As the leading free trade critic in the US, Public Citizen's Lori Wallach, stated following the above conference in Ecuador where she had been a presenter:
Last week's conference adds another dash of momentum to this growing global push to ditch this rather radical regime. [20]

These Latin American States, that are part of the push to reject Investor-State, are all developing countries that have suffered at the hands of multinationals from the North through the growing number of claims with enormously high settlements against their governments. They are also States that have rejected Neoliberalism and which have left of centre governments.

Amongst the nations rejecting Investor -State, Australia, under the Gillard government was unique in being the first developed nation and Neoliberal government to outwardly reject Investor-State as part of their trade policy. And as Dr Patricia Ranald was quoted as saying in a prominent Australian newspaper:
Australia is the only country to have successfully resisted the US insistence on ISDS clauses in its trade deals. [21]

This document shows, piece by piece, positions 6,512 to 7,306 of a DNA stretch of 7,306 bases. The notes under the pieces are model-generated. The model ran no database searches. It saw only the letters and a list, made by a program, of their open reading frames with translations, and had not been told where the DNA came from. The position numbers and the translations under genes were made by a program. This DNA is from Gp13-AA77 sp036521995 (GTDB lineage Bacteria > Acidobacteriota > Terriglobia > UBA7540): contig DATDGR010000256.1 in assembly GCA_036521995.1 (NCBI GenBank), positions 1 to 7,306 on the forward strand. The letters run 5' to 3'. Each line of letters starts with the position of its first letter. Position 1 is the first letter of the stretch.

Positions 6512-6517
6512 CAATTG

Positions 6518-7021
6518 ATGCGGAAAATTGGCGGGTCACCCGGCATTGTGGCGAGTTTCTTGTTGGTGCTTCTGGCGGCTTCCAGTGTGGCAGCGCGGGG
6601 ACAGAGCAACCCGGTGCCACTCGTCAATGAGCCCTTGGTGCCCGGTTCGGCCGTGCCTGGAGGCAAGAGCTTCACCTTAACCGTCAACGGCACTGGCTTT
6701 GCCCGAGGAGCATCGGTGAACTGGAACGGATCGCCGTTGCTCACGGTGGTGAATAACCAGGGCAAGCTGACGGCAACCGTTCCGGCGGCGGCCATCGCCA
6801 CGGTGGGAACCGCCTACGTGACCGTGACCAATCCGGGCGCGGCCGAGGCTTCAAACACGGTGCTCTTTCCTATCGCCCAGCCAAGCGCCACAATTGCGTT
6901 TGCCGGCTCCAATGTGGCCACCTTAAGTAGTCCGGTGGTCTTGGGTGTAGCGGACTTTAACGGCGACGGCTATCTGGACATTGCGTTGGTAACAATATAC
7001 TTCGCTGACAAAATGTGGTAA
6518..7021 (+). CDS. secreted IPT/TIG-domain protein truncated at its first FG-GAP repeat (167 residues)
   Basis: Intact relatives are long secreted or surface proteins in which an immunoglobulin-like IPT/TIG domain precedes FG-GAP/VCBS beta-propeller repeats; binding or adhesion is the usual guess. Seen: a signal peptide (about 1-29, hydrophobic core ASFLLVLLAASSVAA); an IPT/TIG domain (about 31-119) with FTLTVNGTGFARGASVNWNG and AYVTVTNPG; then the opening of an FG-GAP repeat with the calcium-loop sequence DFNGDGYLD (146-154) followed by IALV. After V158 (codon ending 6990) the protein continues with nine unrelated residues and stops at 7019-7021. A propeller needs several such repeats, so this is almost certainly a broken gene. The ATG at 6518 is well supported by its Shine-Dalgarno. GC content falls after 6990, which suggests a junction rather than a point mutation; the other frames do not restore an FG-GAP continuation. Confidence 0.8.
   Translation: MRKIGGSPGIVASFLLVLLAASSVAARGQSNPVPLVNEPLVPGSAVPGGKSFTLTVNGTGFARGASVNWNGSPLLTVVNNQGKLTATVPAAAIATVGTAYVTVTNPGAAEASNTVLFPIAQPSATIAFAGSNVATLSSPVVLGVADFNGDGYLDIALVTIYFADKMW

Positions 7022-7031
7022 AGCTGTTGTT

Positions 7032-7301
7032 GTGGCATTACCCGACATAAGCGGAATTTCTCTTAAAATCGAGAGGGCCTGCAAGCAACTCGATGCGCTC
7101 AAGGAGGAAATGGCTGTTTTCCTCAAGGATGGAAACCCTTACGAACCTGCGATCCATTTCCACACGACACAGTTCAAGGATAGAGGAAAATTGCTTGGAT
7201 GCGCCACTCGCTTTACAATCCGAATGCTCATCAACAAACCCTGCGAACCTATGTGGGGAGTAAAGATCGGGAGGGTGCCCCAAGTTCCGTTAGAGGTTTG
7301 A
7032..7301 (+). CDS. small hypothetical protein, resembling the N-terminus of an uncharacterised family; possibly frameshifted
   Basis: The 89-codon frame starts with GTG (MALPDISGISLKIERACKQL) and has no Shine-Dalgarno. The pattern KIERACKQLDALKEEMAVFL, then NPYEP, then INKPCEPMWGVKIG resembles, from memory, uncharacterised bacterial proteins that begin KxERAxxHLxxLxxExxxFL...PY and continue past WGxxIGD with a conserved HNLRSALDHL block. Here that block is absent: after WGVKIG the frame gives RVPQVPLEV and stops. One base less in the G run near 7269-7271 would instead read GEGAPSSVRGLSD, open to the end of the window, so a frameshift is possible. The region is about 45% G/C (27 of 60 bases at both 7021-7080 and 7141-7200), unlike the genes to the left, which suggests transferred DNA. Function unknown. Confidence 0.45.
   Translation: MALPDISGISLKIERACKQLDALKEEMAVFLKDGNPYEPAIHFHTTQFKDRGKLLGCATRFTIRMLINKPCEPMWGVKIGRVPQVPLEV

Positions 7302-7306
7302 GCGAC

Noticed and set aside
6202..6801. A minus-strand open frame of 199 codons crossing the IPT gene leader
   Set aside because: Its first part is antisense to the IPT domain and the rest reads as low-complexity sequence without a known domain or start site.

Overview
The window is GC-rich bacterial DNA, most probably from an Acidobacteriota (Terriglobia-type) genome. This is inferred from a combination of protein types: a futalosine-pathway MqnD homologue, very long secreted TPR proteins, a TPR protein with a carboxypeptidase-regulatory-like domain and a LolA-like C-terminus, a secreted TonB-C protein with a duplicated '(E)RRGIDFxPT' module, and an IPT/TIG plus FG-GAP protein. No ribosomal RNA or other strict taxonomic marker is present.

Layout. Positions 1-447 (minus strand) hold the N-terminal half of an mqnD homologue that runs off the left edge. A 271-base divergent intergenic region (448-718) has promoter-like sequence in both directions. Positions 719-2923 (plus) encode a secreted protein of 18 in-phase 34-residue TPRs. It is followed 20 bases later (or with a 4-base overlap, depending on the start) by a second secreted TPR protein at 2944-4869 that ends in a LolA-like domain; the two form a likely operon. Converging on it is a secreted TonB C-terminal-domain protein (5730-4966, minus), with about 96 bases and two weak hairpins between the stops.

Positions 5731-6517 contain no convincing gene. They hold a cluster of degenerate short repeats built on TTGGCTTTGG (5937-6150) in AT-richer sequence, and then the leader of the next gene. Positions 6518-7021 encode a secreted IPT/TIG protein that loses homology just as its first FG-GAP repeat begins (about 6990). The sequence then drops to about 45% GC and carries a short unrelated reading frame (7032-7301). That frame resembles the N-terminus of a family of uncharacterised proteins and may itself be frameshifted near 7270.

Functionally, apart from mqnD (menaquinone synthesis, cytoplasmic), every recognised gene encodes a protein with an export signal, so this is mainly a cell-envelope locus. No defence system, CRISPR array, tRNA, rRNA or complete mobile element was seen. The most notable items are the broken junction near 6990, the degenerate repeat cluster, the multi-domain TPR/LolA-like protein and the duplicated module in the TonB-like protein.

The Gillard Labor Government was defeated by Tony Abbott's Conservatives in the fall of 2013 and although his government has noted it will not be bound by Gillard's trade policy on rejection of investor state he has been quoted as saying that "foreign corporations wanting to sue Australian governments will have to cool their heels." He also noted that Australia's negotiating position on the Trans Pacific Partnership Agreement [TPPA] would remain the same despite an election commitment to overturn the blanket prohibition on ''investor-state dispute settlement'' provisions. [22]

The Gillard Government's Trade Policy's rejection of Investor-State is being widely discussed, critiqued and lauded in a number of papers, articles and blogs. Some of these writers have asked whether the Gillard government's rejection of Investor-State policy could be a model for the world and for Canada.